Nowadays all the information we could ever need is available online and some people say that means the end of having to learn anything.

It is true that these days everything you want to know is a few clicks away as long as you have internet access. However, not everyone has working internet all the time, for example in certain buildings or remote locations, so we do need to be able to remember information. Moreover, it takes time to look up everything you need to know online, whereas remembering something is immediate. The human memory is a much more efficient system.

Another problem is the quality of the information online. How do we know if it is accurate or reliable? We need to think about other facts we know and remember how to compare information from different websites. Knowing (and remembering) how to find certain information will be more important than knowing the information itself.

Finally, the internet is a good tool but it is not a useful replacement for our brains. If we did not remember anything, we would all spend even more time on our phones and computers than we already do, which is not good for society.

In conclusion, the internet offers us many things but it is still important to use our knowledge and memories. We need our memories to function without the internet and we also need to know how to use the internet properly.

  • Read the question carefully. Respond to all ideas in it or all parts of it.
  • Plan your ideas first and then choose the best ones.
  • Introduce your essay by restating the question in your own words.
  • Show understanding of both sides of the argument.
  • Use linking words to connect your ideas.
  • Draw your conclusion from the main ideas in your essay. Don't introduce new ideas at the end.

What do you think about the question? Would it be better or worse if we never learned anything and just used the internet instead?

Language level

It would be worse. If we only look for information on the internet, for everythingg and every time when we have a question about something we will become ''rusty robots''.

In other words, our minds, without exercising the creativity and memory of our brains, will be almost completly out of purpose. What's more, we will be lazy and with a slow capacity of thinking properly.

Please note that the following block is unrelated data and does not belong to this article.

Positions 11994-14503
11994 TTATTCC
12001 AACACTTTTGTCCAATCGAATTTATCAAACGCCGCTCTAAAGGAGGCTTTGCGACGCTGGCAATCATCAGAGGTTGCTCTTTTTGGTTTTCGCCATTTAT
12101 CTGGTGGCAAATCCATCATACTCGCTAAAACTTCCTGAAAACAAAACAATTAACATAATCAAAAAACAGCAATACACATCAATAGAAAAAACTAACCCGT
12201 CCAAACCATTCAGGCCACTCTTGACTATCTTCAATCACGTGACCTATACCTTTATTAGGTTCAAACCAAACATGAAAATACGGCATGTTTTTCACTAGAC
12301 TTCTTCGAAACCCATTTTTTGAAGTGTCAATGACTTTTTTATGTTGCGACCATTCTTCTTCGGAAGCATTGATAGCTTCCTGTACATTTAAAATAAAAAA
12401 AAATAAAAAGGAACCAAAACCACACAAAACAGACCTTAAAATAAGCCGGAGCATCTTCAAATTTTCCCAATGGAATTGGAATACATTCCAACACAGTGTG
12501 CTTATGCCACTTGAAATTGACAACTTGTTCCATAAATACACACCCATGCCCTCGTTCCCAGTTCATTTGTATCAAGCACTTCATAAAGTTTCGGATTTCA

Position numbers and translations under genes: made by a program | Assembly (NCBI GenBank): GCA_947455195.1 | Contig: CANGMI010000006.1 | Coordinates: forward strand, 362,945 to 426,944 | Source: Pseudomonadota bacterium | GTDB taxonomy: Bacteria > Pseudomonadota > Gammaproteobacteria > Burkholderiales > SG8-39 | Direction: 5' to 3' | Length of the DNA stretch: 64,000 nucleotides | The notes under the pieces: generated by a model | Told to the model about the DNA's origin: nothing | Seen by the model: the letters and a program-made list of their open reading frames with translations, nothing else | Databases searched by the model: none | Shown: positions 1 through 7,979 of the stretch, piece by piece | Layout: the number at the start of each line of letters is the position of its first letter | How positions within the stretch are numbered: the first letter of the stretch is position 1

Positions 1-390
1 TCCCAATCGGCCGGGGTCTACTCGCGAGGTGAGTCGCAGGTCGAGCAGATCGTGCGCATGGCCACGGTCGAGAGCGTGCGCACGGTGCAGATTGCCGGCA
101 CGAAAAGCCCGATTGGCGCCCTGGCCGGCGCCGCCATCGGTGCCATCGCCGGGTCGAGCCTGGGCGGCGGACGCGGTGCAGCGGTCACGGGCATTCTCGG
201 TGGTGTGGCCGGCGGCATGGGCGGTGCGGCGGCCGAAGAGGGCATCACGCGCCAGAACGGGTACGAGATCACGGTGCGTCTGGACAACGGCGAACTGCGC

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It is evidently known that in recent days, the exchange of information is progressive over the network of various channels which we call it as Internet. Experts have made some definite predictions about the availability of data and information on the above mode of communication in near future. This particular development is totally agreeable. With respect to the technological advancements pertaining to the above, the human life shall be prepared to be compatible with the communication platforms on the network of servers. The key strengths will mainly focus on speed of communication, less errors and information accuracy. This aspect of technological development will eventually replace the traditional modes of information storage. This requires no effort in preservation of information on physical devices as all the core information will be stored in virtual servers. On the other hand, the above paradigm shift in terms of data centralization will certainly replace human brains. This attempt will not trigger any living beings to memorize information physically. It is quite obvious that our brains are limited and restricted with space constraints. Hence, this technology of information storage will drastically replace these drawbacks. Overall, this phenomenal trend of networking has provided a seamless mode of gathering, interpreting and storing information. At the same time, the consequences will be tremendous and noticeable as it will lead to an era where in people across the globe can surf and search their expected piece of data with-in no time. Practically, they don’t have to bother about any challenges related to failure of storage elements. Finally, this pattern of information storage is promisingly going to be accepted.

I think the use of the internet is not only in conflict with learning, but It has made the speed of learning faster and more comfortable.